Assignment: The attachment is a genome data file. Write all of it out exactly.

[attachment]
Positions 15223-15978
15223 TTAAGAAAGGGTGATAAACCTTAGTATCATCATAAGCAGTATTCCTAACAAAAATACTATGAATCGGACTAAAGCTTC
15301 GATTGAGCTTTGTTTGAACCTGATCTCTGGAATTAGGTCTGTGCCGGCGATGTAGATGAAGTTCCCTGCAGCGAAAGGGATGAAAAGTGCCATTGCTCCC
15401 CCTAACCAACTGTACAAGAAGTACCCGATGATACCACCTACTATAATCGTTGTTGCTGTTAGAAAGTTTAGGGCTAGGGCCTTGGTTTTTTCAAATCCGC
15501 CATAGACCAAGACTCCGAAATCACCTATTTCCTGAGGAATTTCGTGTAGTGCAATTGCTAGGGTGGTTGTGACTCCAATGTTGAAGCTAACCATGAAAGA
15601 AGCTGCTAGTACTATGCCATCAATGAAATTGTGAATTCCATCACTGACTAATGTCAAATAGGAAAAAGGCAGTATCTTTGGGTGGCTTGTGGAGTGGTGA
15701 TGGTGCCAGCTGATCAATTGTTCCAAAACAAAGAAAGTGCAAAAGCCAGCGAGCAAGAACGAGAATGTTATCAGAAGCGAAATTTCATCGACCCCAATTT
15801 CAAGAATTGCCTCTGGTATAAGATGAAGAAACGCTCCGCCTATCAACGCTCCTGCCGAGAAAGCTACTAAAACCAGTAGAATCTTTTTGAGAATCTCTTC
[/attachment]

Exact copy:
Positions 15223-15978
15223 TTAAGAAAGGGTGATAAACCTTAGTATCATCATAAGCAGTATTCCTAACAAAAATACTATGAATCGGACTAAAGCTTC
15301 GATTGAGCTTTGTTTGAACCTGATCTCTGGAATTAGGTCTGTGCCGGCGATGTAGATGAAGTTCCCTGCAGCGAAAGGGATGAAAAGTGCCATTGCTCCC
15401 CCTAACCAACTGTACAAGAAGTACCCGATGATACCACCTACTATAATCGTTGTTGCTGTTAGAAAGTTTAGGGCTAGGGCCTTGGTTTTTTCAAATCCGC
15501 CATAGACCAAGACTCCGAAATCACCTATTTCCTGAGGAATTTCGTGTAGTGCAATTGCTAGGGTGGTTGTGACTCCAATGTTGAAGCTAACCATGAAAGA
15601 AGCTGCTAGTACTATGCCATCAATGAAATTGTGAATTCCATCACTGACTAATGTCAAATAGGAAAAAGGCAGTATCTTTGGGTGGCTTGTGGAGTGGTGA
15701 TGGTGCCAGCTGATCAATTGTTCCAAAACAAAGAAAGTGCAAAAGCCAGCGAGCAAGAACGAGAATGTTATCAGAAGCGAAATTTCATCGACCCCAATTT
15801 CAAGAATTGCCTCTGGTATAAGATGAAGAAACGCTCCGCCTATCAACGCTCCTGCCGAGAAAGCTACTAAAACCAGTAGAATCTTTTTGAGAATCTCTTC